The most popular idea (and eventual winner of the $25,000 speaker grand prize) from MastermindTalks didn’t come from a bestselling author or a famous entrepreneur; rather, it was Design Symphony’s Chief Experience Composer Joey Coleman’s presentation specializing in tactics on retaining customers.
The big idea: Why are we tossing our clients into the dark with a strange account manager right after they put they agree to do business with us? That’s like marrying someone, and carrying them to the honeymoon suite after the wedding, only to leave them there and tell them they’ll be stuck with a strange account manager from now on.
Here’s Coleman’s solution to building stronger client relationships to enhance retention and satisfaction.
THE FIRST 100 DAYS
Finding new clients is undisputedly important; however, it’s equally important to continue the relationship with current clients – the ones who were nice enough to take a chance on us. Coleman presented the client life cycle:
4. Selection Trial
Coleman observed that we spend far too much in the top ranks of the sequence, and not enough in the essential lower aspects. He specifically focused on Satisfaction, which leads to the crucial stages of Loyalty and Advocacy. The questions he focused on: “How can I make you feel welcome? How can I make you feel engaged?”
Clients often make their minds about service providers within the first 100 days of their relationship. Satisfaction means the difference between long-term business, or buyer’s remorse.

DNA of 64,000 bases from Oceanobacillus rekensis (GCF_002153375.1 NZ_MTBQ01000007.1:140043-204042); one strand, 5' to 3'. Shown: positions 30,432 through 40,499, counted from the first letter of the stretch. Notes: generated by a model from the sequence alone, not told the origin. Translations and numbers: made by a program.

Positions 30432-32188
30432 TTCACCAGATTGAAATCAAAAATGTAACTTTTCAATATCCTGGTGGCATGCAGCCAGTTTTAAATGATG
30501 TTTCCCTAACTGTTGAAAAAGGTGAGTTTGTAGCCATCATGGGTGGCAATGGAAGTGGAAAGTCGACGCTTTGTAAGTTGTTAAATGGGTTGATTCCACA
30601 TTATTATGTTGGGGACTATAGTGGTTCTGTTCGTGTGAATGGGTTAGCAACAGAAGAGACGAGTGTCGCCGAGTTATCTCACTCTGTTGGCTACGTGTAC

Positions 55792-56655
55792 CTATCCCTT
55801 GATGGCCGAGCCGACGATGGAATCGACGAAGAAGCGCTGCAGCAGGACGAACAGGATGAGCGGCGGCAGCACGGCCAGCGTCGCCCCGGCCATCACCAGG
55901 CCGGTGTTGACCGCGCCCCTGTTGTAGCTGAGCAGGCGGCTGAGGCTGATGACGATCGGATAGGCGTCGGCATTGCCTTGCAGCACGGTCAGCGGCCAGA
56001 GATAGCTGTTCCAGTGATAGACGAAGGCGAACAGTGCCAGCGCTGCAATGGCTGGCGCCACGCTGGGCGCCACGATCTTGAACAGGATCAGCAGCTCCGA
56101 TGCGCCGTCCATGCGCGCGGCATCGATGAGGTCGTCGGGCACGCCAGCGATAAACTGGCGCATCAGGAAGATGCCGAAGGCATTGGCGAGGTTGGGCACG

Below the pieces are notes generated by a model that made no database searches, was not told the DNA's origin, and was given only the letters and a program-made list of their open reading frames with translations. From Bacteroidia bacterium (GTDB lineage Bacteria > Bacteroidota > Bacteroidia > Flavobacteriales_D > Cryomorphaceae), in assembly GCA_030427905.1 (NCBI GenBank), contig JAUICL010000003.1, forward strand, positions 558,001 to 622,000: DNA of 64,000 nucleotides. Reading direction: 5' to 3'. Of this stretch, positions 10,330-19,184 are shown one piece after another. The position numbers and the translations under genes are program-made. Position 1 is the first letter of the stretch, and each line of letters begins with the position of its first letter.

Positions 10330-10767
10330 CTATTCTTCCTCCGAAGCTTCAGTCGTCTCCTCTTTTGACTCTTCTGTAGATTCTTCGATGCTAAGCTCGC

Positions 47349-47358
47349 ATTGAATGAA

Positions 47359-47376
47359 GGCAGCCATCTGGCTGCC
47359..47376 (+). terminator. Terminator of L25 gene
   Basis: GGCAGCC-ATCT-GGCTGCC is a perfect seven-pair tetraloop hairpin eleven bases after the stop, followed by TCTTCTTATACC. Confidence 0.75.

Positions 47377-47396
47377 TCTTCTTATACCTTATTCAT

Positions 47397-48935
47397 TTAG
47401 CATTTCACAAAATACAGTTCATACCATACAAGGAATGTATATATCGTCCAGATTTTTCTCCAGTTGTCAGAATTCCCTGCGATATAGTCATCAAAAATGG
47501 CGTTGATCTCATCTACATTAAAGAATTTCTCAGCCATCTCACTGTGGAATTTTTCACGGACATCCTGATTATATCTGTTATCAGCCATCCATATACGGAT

Here was his extremely tactical plan for increasing customer satisfaction (assuming you already have an outstanding product and service):
1. Investigate: A lot of people say they care about their customers, but if you look into their databases they’re still just customer numbers. Instead, focus on their humanity: What are they up to on LinkedIn and Facebook? Coleman showed the crowd how much we can tell simply by looking from a profile picture about a person’s preferences (e.g., hobbies, colors, significant others, etc.). He also pointed out parts of the profile (e.g., the school they attended can imply sports teams preferences, and beliefs or knowledge).
2. Personalize: Tailor your messaging to them accordingly, and make it relevant with whatever information you found from your investigation.
3. Surprise: Say hello to your customer and just check-in or show your appreciation. Even better; send them a surprise gift.
• In person
• Presents (actual gifts, not coupons for your product)
Invite the individual who will be taking over the count to meetings with prospects, and build the relationship before the job is the relationship.
Coleman says that if you build in two to three moments of delight in the first 100 days of your relationship with a client, you will be golden. My own observation: this first 100 days concept is not only applicable to business, but to people from all sorts of careers and in many less formal friendships and relationships.